flaw (scratch or abrasion) on the surface of a stone.
light reflected up from the surface of a stone. Brilliance is maximized
by cutting a stone to the correct proportions.
58-facet round stone.
unit of weight for a stone, equivalent to 200 milligrams, or one fifth
of a gram.
grade given to a stone to describe how many inclusions the stone has.
The clarity scale ranges from FL (flawless), meaning a stone has no
internal or external flaws, to I3 (severely included), meaning a stone
has many flaws clearly visible to the naked eye.
cluster of small inclusions inside a stone.
grade given to a stone to describe the color tones of the stone. The
color scale ranges from D, meaning completely colorless, to Z, fancy yellow.
As the scale moves from D to Z, it indicates increasing levels of yellow
and brown tone.
facet on the very bottom of a stone. If the culet is medium to large,
when the stone is viewed from the table, it will look like there is
a hole in the bottom of the stone.
used to refer to both the shape of a stone (round, pear, oval, etc.) and
the make (the exact geometric proportions to which a stone is cut).
The make of a stone is the most important factor in determining how much
sparkle comes from a stone.
stones that are perfectly proportioned (having depth percentages and
table percentages that maximize fire and brilliance) and have high grades
on polish and symmetry. These stones have had the finest craftsmanship
to maximize the beauty of the stone.
cut to fit very strict requirements for depth percentage and table percentage.
These outstanding proportions maximize fire and brilliance in the stone.
cut with acceptable, but not perfect, cut proportions. They generally
have very good brilliance and fire and make excellent jewelry.
cut to less perfect proportions. They have been cut to maximize the weight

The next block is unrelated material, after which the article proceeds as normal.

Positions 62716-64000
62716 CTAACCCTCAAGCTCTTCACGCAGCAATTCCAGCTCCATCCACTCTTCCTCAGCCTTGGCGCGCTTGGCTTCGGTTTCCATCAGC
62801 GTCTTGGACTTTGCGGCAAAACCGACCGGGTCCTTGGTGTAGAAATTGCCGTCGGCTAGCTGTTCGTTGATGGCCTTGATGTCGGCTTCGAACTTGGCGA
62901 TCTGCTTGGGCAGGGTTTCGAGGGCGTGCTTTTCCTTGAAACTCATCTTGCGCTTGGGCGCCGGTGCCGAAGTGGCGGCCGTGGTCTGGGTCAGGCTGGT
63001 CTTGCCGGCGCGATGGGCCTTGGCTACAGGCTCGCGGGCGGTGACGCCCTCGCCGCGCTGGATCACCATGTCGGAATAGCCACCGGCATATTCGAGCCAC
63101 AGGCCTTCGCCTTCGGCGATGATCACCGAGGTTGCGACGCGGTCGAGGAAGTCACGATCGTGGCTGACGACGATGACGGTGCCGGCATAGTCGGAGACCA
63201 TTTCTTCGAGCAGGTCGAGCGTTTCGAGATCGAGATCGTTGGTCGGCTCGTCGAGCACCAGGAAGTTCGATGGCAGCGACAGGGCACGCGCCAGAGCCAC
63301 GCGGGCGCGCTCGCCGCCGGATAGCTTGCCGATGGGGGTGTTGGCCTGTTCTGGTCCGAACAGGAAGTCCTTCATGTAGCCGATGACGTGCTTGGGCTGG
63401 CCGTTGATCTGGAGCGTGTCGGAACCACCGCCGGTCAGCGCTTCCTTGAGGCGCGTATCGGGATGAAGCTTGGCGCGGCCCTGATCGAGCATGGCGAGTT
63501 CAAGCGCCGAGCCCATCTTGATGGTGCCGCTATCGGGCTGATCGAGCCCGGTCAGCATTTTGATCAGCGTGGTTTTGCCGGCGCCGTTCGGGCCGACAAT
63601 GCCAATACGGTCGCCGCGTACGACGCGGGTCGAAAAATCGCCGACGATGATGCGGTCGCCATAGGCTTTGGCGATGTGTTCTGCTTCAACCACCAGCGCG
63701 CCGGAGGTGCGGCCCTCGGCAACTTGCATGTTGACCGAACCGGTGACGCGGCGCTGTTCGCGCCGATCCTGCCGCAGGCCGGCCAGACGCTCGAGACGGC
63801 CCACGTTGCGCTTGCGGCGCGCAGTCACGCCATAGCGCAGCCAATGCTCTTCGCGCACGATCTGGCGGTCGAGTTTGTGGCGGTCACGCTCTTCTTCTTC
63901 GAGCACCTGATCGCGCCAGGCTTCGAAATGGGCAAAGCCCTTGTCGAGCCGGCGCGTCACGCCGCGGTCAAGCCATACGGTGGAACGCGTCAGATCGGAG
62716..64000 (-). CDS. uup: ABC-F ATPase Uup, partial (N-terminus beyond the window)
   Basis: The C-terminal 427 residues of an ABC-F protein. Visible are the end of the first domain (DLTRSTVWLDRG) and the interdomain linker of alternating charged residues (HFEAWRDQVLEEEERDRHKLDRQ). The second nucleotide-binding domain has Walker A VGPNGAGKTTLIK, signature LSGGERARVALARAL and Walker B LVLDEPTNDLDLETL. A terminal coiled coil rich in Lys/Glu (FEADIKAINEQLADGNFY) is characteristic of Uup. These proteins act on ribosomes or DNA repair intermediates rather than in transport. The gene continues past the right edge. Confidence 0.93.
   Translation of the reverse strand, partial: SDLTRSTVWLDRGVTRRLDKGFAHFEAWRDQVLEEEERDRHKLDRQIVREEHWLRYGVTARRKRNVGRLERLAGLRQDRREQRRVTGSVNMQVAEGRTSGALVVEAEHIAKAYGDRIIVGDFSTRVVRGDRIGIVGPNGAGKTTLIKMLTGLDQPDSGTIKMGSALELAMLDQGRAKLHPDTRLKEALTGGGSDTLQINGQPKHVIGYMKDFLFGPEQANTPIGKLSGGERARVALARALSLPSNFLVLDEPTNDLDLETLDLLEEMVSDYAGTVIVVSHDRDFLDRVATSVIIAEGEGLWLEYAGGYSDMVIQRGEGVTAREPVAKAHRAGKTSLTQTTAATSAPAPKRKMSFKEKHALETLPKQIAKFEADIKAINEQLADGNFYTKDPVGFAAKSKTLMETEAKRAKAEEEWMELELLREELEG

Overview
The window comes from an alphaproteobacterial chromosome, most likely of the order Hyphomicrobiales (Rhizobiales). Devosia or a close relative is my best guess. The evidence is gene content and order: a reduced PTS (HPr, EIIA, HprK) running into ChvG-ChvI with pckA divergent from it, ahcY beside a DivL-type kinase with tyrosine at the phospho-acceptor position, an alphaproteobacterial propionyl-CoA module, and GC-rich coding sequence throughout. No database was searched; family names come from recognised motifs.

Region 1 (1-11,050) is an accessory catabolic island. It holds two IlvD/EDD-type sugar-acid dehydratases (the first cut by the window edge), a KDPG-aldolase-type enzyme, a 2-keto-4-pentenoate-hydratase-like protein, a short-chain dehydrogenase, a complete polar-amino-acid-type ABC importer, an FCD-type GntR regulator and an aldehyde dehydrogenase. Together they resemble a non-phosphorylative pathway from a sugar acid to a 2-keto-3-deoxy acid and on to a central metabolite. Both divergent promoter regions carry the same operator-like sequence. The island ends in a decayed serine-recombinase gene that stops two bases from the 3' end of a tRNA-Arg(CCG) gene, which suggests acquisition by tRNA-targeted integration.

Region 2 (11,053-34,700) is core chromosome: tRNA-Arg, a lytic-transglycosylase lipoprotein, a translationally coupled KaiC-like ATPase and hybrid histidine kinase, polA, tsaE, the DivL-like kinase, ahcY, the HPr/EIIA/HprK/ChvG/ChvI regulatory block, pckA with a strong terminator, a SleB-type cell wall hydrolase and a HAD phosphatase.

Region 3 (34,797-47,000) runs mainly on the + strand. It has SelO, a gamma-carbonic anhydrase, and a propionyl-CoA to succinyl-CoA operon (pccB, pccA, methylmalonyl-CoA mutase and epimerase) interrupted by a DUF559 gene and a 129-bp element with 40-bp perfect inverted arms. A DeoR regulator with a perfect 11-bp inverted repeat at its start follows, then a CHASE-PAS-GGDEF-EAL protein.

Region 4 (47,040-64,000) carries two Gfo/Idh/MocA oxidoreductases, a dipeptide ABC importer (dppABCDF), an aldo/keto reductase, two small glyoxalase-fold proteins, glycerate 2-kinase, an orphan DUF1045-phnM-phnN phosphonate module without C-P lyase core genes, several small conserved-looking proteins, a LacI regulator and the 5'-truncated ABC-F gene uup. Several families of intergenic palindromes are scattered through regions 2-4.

of the stone, and sacrifice fire and brilliance. While less expensive
than stones shown as having Good and Very Good cuts, they do not have
the sparkle people expect from a stone.
||Poorly cut stones that look dead
to the eye. These stones are not recommended for fine jewelry.
||The height of a stone (measured
from the culet to the table).
||The height of a stone (measured
from the culet to the table) divided by the width of the stone. The
depth % is critical to creating brilliance and fire in a stone; a depth
% that is too low or too high will cause a stone to lack sparkle.
||A stone that has no inclusions visible
to the naked eye.
||The flat polished surfaces on a stone.
A round brilliant stone has 58 facets.
||Colored light reflected from within
a stone. Fire is maximized by cutting a stone to the correct proportions.
||A glow, usually of a bluish color,
which emanates from certain stones when exposed to ultraviolet light.
Strong fluorescence should be avoided, but faint fluorescence usually
does not affect the appearance of a stone.
||The narrow band around the width of
a stone. The setting usually holds the stone around the girdle.
||A flaw within a stone, such as a
spot or irregularity in the crystal structure of the stone. Inclusions
can either be visible with the naked eye (usually SI2 clarity and below)
or visible only under magnification.
||The proportions to which a stone
has been cut. A good make will have proportions that maximize the brilliance
and fire of a stone. A poor make will lead to a stone that has little
sparkle due to the inability of the cut to properly reflect light.
||The bottom portion of a stone, from
just below the girdle to the bottom.
||A weight measure equal to one one-hundredth
of a carat. (A 0.50 carat stone is said to be 50 points.)
||A grade given to the external finish
of a stone. The polish scale ranges from poor to excellent.
||The combination of fire and brilliance;
the amount of light that reflects out of a stone.
||A grade given to the overall uniformity
of a stones cut. The scale for symmetry ranges from poor to excellent.
Poor symmetry will hurt the sparkle of a stone. Diamonds with symmetry
grades of good to excellent are recommended.
||The largest facet on a stone, located
on the top of the stone facing out from the setting.
||The width of the table divided by
the total diameter of the stone. The table % is critical to creating
sparkle in a stone; a table % that is too low or too high will cause
a stone to lack sparkle.